The Gold Rush of the Midwest

One year they choose a Pearl Button Queen!

Did you know that Muscatine, Iowa is famous as the Pearl Button empire of the world?  Farming the Mississippi River for the iridescent shells of clams and mussels. The buttons they made brought this industry to this River town.

I first toured the National Pearl Button Museum back in 2017. Then, just recently we visited again when I was hosted by Jodi Hansen of Visit Muscatine.  We stayed at the beautiful Hotel Merrill during our stay.

Dustin Joy, Director of the museum provided my husband Keith and I with a tour. The museum has been updated since my visit.

This is a picture of a farmer using hooks on a rail bar to catch mussels at the museum. This method caught both the good and bad alike.

The Gold Rush!

When I toured in 2017, Terry Eagle, the then Assistant Director of the Discover History & Industry Center in Muscatine, Iowa, game me a tour. He shared, “The Goldrush of the Midwest was Mother of Pearl.”

Mother of Pearl was found in the clams and mussels along the Mississippi River in Muscatine. The discovery made Muscatine the Pearl Button Capital of the World!  

John Boepple

“The pearl button industry was a huge deal before plastic,” current museum director Dustin Joy said.  “There were pearl and wooden buttons.”  It all started with John Boepple, a German immigrant that made buttons in Germany from Ocean shells bones and horns.  He had trouble getting shells and he got two from Muscatine and learned they were plentiful there.”

Boepple realized that these freshwater mollusks could provide him an expansive supply of Mother of Pearl that could start a button empire.

Mussels become a product for pearl buttons

Knowing the habits and needs of mussels, he determined just where the Mississippi would break. Boepple knew about the slow-moving currents where the mussels would thrive.  He came to Muscatine in the 1890’s arrived and set to work.  Previously the mussels were just considered a navigational problem.  

It wasn’t long before Boepple started making buttons and others took notice.  More people ordered more buttons. Previously they had relied on lumber, logging and farming. Now they had a new industry boom.  Once the industry got rolling, Dustin added, “1.5 billion buttons were made yearly by 1905. One third of the world’s buttons came from Muscatine. That would be a 2,000-mile-high stack of buttons!”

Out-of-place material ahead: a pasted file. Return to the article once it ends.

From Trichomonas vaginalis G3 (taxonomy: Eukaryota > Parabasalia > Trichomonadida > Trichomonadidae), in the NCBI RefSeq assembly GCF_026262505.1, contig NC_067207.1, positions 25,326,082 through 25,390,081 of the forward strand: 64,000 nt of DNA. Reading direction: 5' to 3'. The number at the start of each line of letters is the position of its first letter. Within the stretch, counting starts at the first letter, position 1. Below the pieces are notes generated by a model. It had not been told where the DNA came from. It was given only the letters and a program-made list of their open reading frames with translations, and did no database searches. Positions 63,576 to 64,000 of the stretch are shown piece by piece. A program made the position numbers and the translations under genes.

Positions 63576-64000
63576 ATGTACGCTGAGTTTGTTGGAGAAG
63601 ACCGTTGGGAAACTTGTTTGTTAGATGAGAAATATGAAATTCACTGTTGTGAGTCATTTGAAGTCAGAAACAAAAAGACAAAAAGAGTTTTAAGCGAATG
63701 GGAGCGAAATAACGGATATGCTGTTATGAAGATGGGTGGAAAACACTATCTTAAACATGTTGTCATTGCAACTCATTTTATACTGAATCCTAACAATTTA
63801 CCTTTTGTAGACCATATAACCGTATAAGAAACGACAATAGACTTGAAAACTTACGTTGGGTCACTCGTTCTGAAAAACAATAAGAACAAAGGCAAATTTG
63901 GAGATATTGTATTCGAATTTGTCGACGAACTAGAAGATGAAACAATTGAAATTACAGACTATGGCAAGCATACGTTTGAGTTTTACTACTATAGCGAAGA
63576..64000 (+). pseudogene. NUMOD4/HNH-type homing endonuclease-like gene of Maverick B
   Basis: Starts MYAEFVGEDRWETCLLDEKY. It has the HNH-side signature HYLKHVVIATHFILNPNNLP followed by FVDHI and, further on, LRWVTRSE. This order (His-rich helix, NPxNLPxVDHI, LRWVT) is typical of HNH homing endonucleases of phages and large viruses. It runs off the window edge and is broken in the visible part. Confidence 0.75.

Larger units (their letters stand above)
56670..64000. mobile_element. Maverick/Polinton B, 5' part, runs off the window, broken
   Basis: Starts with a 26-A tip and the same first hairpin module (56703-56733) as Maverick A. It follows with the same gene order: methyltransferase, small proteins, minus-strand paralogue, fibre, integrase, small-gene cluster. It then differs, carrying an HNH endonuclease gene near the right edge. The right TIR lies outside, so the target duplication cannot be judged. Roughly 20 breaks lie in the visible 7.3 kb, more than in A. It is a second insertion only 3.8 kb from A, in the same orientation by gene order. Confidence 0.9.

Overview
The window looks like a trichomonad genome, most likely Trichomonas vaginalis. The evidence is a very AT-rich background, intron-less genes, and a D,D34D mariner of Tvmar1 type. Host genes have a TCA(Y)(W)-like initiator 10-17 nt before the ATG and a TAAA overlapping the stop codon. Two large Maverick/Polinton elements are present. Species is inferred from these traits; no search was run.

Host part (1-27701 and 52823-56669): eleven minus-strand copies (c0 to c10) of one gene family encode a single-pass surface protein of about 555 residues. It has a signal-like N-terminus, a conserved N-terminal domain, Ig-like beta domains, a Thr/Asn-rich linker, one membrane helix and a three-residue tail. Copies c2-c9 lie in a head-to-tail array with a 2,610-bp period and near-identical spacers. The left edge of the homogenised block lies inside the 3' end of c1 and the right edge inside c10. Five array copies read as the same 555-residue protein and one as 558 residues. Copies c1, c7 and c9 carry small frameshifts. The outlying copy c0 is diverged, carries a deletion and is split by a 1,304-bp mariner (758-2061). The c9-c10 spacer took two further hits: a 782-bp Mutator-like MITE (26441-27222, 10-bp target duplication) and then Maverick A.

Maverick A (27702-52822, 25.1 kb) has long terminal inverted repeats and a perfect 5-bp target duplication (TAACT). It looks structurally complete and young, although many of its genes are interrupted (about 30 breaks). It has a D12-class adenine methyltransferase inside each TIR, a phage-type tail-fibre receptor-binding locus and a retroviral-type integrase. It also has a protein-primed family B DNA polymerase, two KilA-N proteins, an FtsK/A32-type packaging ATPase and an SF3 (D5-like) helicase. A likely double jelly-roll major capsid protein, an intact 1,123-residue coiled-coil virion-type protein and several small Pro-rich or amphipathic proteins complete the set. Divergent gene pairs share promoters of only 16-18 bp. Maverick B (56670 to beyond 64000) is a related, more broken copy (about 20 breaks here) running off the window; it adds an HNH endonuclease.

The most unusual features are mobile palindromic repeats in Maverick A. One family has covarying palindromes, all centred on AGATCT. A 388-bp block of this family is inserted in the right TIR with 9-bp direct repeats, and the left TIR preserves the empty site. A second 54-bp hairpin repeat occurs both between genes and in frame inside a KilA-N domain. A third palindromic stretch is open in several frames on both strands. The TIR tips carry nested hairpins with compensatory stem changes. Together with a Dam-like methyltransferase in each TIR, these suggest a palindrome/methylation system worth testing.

The pearl button industry is born!

Nineteen states around Iowa shipped to Muscatine. With so much business Boepple started hiring clammers up and down the river. As expected, this affected the mussel and clam population and would eventually devastate the supply.  At this time though the industry exploded. Some locals made a living clamming, while others would simply supplement their income.  Sometimes, the clammer even found a pearl!

Dustin said that they began making blanks at the shell locations to save on shipping.

One of the pearl buttons machines.

Dustin showed us the machines that were used and the progress of the button industry. Keith was fascinated to learn that the wringer washer was part of the reason that the pearl button died out. The buttons could not survive the wringer!

We enjoyed seeing the life history of the mussels as well. My favorite aspect was the beautiful jewelry and artistic aspect of the museum!

At the museum, I was fascinated by the clamming camps and the whole lifestyle that surrounded this fraught and nomadic life. Besides the clammers, there were Blankers, finishers and more.

The pearl button reign ends

The Boepple’s had a great machine, but he was not forward thinking and didn’t jump on the band wagon when electricity came into play. Another family however, an Irish family, by the name of Barry mechanized the equipment and sold them to families who set up their own shops.

Boepples lack of industrialization eventually caught up with him and his shop closed, however his knowledge later came in handy, and he was hired to advise when they created a hatchery to try to reintroduce the mussel population. Dustin said unbelievably that Boepples died when he cut his foot on a mussel shell and got an infection. He lived and died by the mussel!

McKee and Weber were the longest lasting companies to keep producing the pearl buttons. They produced plastic buttons into the 2000’s.

This is an example of art made from pearl buttons at the museum.

Muscatine Industry and more

Industry on the upper floor!

There is so much history here, and upstairs is the Center of Industry that shows the industry that has grown up in Muscatine. On the landing on the way up I learned that Norman Baker who ended up at Eureka Springs got his start in Muscatine. He was a shyster who said he had a cure for cancer.

The Bayer Crop Science, Kent Corp and Carver all got their starts in Muscatine as well as Thompson Motor Corp. Musco Lighting and Stanley Consultants and HON Company also began in this area! It is amazing how many industries’ rose from the Iowa river base right here in Muscatine. It is all captured in the Center of Industry!

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